Streaming vs. Blu-ray: The Battle for Movie Quality

By · Monday, June 6th, 2011

Blu-ray Versus Streaming The Battle for Movie QualityThe market for online video services is heating up with major players including Netflix, Hulu, and Amazon all competing with each other. These Streaming Video-on-Demand services offer a catalog of popular movies and TV shows for a monthly fee. With millions of households signing up for these streaming video services, why would anyone stick with packaged media like replicated Blu-ray discs? To answer that question, we’re going to look at some of the key differences between Blu-ray and streaming videos.

The first major difference is quality. In order to stream a full-length movie to a customer’s computer, the picture and sound quality must be heavily compressed. With some services, this may result in video that looks “blocky” or audio that sounds “tinny.”

Blu-ray movies look better than streaming videos because they are less compressed. The 25 or 50GB of space on a Blu-ray disc enables movies to be stored at 1080p for a true HD experience.

The next major difference is portability. Blu-ray movies can be viewed at home, on a plane, on a long car trip, and just about anywhere you can bring a laptop computer. Streaming movies only work in areas with Internet connectivity, and even then if you are on a wireless connection you may not have the best speed or signal strength.

A third major difference between streaming video and Blu-ray discs is selection. For example, Netflix offers more than 100,000 movies on Blu-ray and DVD discs, and only about 17,000 streaming titles. By comparison, Amazon offers a paltry 5,000 movies and TV shows in their streaming catalog.

It’s very clear that when it comes to variety, there are simply a greater number of choices available on discs. If you’re looking to watch more than just new releases, the selection among streaming services is pretty limited at the moment.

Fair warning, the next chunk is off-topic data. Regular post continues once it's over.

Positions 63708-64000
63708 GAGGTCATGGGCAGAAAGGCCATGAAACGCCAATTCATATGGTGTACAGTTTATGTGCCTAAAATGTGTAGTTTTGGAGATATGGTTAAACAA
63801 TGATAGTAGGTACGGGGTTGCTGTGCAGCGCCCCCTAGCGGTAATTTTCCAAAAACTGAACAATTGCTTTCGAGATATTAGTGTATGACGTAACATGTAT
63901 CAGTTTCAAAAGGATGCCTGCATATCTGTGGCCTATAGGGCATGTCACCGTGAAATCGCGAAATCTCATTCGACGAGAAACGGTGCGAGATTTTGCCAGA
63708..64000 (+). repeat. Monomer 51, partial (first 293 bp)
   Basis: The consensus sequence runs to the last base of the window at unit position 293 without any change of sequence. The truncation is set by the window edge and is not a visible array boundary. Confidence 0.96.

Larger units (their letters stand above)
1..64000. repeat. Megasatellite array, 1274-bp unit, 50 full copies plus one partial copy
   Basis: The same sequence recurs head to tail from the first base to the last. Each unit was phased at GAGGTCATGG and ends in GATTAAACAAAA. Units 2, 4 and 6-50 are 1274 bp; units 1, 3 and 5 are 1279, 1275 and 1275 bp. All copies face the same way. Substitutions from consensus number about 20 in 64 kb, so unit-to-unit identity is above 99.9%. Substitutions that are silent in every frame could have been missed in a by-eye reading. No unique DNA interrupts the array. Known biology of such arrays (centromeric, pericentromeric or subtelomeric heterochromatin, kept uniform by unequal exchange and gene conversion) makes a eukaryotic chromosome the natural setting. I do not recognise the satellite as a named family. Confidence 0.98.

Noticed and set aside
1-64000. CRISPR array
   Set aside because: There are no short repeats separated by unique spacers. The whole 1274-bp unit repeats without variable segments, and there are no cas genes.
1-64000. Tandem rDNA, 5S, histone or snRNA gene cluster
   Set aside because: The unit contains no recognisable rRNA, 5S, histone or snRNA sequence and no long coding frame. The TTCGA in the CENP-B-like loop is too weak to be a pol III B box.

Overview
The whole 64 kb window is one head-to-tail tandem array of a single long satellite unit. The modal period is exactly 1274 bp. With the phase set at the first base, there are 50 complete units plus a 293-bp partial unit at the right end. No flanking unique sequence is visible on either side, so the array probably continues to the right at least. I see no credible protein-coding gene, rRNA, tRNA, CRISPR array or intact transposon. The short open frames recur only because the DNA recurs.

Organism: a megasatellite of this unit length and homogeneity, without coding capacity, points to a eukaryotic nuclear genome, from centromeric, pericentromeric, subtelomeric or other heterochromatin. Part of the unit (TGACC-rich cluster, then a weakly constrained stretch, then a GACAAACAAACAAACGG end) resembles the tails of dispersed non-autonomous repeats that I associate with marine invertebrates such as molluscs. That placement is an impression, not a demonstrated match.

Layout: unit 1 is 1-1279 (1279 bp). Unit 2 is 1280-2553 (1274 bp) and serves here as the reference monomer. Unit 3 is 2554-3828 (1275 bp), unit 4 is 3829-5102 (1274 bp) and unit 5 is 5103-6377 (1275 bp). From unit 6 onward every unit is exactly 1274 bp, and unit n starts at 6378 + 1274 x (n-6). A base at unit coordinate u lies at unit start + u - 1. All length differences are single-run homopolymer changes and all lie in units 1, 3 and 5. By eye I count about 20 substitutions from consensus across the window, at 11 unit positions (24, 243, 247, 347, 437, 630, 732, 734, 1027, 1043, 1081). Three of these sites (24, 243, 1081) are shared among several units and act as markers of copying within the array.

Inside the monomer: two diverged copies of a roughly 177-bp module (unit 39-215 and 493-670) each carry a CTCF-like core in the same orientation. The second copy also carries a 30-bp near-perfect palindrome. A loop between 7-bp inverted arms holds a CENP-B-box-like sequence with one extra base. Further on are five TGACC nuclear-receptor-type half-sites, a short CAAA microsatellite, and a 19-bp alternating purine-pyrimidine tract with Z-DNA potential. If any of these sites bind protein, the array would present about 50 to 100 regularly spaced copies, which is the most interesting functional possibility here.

Finally, streaming videos and Blu-ray discs have a major price disagreement as well. Streaming services are based on a monthly subscription fee. Like a gym membership, you are paying for it even on the days you don’t use it. A Blu-ray disc is simple: you buy it once and then you own it. That’s it. There are no monthly fees or renewals to purchase the Blu-ray movies you want to add to your collection.

Last but not least, there is a convenience factor to having movies on discs. A Blu-ray disc will still be there if your computer crashes. A Blu-ray disc can easily be loaned to or borrowed from a friend. They can be given as gifts for a birthday or special occasion. You simply cannot do these things with a streaming file yet.

As popular as streaming video services are, nothing beats replicated Blu-ray discs when it comes to quality, portability, selection, price, and convenience.


Contrary to the opinion expressed in this article, I have found that the quality of streamed movies exceeds the quality of BD.

I watch both streamed and BD movies on a Vizio XVT553SV. VUDU HD streamed movies appear markedly better than their BD counterparts played from a both a PS3 configured to output 1080p@24.

By chachaseeds on November 13th, 2011 at 5:42 pm

@Iothian You can’t be serious. Even the best 1080p streaming services, such as Vudu’s 1080p HDX w/ a very high speed internet, cannot match the quality of Blu Ray, especially for high-action movies. Here is a screenshot comparison of Vudu’s HDX (currently the best quality 1080p streaming sevice) vs. Blu Ray.

Blu Ray

Zoom in and compare. Blu Ray has more detail because of its higher bitrate. Vudu’s HDX is 10 mbps average, while Blu Ray is 30 mbps average. Both use the the H.264 (AVC) video codec.

By chachaseeds on November 13th, 2011 at 5:46 pm

I know it says “Vudu 1080p download,” but the quality will be the same as with a very high-speed internet. Also note that Vudu HDX charges you $5.99 for a movie rental, while you can get a Blu Ray @ the local Redbox for $1.60.